Thoughts on He-Man and the Masters of the Universe

Yep, the original cartoon. A while ago I purchased a big He-Man collection, featuring the entire original series, the “best” of “The New Adventures of He-Man”, and the entire 2002 series. I had, of course, watched at least the original series and the 2002 series the first time, but that was a few years ago so I decided to watch all of them again and see how they held up.

It’s actually amazing how well the original series has held up.

The thing about the series is that it has what I recall someone commenting somewhere at Shamus Young’s site saying was generally true about the 80s: while it was odd and quirky, it was just so damn sincere about it that it was endearing. While sometimes the plots and even the overarching premise were very, very odd, the series for the most part took that and itself seriously, and yet not too seriously. They mixed in a lot of humour, even from Skeletor himself, which is what made him such a good villain, with the ability to be utterly menacing and yet utterly goofy at times as well. One of my favourite gags was when Evil-Lyn and Webstor stole some critical artifact without Skeletor’s knowledge, but he had seen them bring the thing into Snake Mountain right before He-Man shows up demanding it. He turns back from the window and asks them if that was what He-Men was asking for, they confirmed that it was, and he replies to He-Man “Sorry, haven’t seen it!”.

And the plots did work a lot of the time, even if they weren’t particularly complex. At the end, they dragged because there was only so much you could do with that premise, and some of them — especially in the later seasons — were just plain stupid, but for a half-hour children’s cartoon show they worked really well to provide light entertainment. Which is really all you could expect or want from a show like that.

The characters also worked. Stratos seemed to be the butt-monkey most of the time, but for the most part the characters — including the Attack Trac — were generally quirky but fit their roles well, and most of them even got some time in the limelight. This also included Skeletor’s minions, although by the end they were pretty much just a joke, except for Evil-Lyn, whom I really did like, especially as she allowed for a power struggle behind the scenes between her and Skeletor while making it clear why she would still work with him and he’d keep her around: they both needed each others’ abilities too often to ditch each other. Evil-Lyn also had a bit of a rivalry with Teela, but they both respected each other from the times that they had to work together to get things through. Teela herself is strong without being (too) annoying, which is more than a lot of modern strong heroines can achieve.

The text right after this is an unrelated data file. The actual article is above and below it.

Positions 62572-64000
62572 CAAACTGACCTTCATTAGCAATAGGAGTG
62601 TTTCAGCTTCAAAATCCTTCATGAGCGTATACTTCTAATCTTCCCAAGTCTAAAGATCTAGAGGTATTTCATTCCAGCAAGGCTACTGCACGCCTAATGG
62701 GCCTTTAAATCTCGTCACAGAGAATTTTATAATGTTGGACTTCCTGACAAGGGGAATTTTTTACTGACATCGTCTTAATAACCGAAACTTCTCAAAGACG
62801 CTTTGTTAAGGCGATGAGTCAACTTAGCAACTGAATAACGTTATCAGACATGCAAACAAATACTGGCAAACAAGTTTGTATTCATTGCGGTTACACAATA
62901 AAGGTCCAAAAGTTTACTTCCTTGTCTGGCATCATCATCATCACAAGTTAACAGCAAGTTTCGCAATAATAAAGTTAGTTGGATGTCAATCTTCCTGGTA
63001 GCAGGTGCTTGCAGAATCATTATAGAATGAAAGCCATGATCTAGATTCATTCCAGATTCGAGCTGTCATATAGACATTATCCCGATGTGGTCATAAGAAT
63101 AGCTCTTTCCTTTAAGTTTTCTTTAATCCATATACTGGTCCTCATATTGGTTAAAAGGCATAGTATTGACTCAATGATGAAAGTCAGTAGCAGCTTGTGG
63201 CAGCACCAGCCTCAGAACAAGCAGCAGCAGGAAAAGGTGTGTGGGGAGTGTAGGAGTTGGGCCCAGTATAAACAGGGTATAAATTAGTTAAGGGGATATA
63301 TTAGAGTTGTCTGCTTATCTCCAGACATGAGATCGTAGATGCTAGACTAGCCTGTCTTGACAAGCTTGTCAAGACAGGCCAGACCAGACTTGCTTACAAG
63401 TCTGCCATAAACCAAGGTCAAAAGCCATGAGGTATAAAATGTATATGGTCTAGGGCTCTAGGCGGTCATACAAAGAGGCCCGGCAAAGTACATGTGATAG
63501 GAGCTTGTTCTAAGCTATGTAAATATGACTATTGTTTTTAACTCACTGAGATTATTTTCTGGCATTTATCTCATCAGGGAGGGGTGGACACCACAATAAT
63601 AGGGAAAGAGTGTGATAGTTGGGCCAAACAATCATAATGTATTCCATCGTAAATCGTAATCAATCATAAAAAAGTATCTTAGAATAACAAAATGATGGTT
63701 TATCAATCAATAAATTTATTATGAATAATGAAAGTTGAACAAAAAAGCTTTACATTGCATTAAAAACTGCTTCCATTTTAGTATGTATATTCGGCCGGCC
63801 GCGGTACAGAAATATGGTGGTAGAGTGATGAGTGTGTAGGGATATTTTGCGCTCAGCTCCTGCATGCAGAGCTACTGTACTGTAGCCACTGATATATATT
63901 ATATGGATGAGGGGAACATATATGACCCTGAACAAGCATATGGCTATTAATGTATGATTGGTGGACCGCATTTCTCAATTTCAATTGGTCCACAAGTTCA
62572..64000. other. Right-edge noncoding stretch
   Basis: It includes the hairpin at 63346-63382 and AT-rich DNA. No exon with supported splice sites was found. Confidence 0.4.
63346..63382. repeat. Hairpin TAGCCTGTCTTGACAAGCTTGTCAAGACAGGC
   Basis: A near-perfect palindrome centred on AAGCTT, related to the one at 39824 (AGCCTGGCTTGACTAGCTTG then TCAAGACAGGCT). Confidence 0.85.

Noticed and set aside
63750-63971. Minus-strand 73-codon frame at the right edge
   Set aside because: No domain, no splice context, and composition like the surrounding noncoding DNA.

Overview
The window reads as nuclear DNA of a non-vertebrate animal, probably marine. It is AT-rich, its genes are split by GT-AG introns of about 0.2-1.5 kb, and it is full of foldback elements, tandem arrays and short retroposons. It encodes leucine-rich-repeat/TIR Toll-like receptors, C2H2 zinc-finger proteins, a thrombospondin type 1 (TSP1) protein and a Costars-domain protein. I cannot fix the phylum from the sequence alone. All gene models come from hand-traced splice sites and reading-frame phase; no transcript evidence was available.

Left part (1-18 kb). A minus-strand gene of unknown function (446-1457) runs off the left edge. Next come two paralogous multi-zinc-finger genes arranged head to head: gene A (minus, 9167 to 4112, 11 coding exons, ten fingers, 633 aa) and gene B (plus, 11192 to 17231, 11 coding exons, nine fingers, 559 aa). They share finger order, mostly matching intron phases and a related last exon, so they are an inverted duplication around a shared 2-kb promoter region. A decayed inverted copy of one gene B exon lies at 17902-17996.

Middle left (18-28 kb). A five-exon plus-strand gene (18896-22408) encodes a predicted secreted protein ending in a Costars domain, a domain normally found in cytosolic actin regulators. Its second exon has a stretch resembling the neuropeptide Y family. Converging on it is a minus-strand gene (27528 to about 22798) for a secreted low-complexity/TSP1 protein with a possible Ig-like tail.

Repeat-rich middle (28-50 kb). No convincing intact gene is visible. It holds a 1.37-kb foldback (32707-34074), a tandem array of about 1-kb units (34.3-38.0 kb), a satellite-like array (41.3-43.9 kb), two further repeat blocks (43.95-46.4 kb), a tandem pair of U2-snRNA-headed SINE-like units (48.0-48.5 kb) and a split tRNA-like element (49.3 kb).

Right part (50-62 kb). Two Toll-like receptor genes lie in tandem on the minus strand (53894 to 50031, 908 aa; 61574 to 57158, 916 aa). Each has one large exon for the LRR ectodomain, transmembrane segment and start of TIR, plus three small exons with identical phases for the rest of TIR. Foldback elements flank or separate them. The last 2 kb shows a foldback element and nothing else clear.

People often laugh about the terrible animation of the show, but I didn’t see that as a problem. Yes, the animation was primitive, but when the direction was good things were set up that the action didn’t need complex animation. Things were repeated from show to show and even in-show, but in ways that made sense and so didn’t detract from the action. It was rare that I noticed the animation failures, and most of those were, again, in the later seasons. In the early seasons, things flowed so much that the animation seemed “natural”, even though, again, it was primitive.

Ultimately, the original series was, for the most part, just plain fun. Not over-complicated, and not generally overly preachy, even in the ending “So now you know” sequences. It had some decent characterization and character development — the big one being Teela being the Sorceress’ daughter — but all of that tended to be in service to the show and the fun. Again, while at times it was idiotic in general that only lasted for a couple of episodes before it got back to being fun again. This is definitely a series that I’d watch again.

2 Responses to “Thoughts on He-Man and the Masters of the Universe”

  1. Thoughts on “She-Ra: Princess of Power” | The Verbose Stoic Says:

    […] as a follow-up to watching the three He-Man series, I sat down to watch “She-Ra: Princess of Power”, to remind myself that […]

  2. Thoughts on “Star Trek: The Animated Series” | The Verbose Stoic Says:

    […] was a Filmation work, and while it isn’t quite up to the standards of “He-Man and the Masters of the Universe” it still retains its ability to have fairly poor animation that you don’t notice most of the […]

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